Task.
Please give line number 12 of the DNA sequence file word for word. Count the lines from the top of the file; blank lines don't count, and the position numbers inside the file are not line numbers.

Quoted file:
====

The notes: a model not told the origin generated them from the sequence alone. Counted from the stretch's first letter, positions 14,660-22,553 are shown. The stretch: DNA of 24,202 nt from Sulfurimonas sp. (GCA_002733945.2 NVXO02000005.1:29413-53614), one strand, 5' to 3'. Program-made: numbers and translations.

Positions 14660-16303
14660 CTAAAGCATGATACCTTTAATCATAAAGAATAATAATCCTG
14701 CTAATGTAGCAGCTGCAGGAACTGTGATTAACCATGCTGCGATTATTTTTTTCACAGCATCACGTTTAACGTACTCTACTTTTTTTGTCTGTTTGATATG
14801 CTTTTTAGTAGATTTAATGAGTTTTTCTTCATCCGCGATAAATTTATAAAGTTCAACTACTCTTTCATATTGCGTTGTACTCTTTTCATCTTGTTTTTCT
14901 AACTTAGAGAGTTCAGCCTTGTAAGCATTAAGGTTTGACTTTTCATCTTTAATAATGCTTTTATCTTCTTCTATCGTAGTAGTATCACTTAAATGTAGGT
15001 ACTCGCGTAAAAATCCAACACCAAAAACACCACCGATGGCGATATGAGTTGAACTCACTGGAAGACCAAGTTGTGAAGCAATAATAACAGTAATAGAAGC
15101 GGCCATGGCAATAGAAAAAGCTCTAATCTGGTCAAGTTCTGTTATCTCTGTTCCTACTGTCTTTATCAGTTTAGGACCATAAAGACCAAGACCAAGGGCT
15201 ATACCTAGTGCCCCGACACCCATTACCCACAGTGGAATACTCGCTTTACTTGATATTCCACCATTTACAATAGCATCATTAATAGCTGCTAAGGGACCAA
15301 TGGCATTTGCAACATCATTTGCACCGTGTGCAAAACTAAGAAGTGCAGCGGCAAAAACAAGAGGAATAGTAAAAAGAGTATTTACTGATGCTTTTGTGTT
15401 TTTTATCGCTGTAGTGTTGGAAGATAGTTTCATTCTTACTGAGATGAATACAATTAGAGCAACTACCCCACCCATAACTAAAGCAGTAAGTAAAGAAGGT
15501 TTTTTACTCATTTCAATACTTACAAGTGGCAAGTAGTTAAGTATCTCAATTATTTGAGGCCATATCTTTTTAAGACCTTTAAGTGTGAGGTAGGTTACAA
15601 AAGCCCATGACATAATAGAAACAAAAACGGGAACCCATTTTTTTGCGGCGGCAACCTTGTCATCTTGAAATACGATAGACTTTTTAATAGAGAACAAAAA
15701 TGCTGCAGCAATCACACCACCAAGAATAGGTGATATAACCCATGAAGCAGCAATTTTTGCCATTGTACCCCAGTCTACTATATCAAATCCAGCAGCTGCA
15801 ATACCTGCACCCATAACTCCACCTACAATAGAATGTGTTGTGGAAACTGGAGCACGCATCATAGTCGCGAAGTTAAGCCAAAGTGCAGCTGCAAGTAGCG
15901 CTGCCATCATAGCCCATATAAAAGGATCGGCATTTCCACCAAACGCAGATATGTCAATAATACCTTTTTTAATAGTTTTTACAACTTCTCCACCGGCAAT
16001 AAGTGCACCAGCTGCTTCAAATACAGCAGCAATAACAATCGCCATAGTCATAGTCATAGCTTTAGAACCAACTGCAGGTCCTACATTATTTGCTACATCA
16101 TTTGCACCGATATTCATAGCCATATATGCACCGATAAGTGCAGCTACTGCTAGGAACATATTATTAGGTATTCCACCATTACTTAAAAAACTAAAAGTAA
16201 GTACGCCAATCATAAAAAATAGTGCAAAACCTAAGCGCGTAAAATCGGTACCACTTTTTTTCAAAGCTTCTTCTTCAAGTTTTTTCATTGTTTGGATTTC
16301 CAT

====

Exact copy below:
15501 TTTTTACTCATTTCAATACTTACAAGTGGCAAGTAGTTAAGTATCTCAATTATTTGAGGCCATATCTTTTTAAGACCTTTAAGTGTGAGGTAGGTTACAA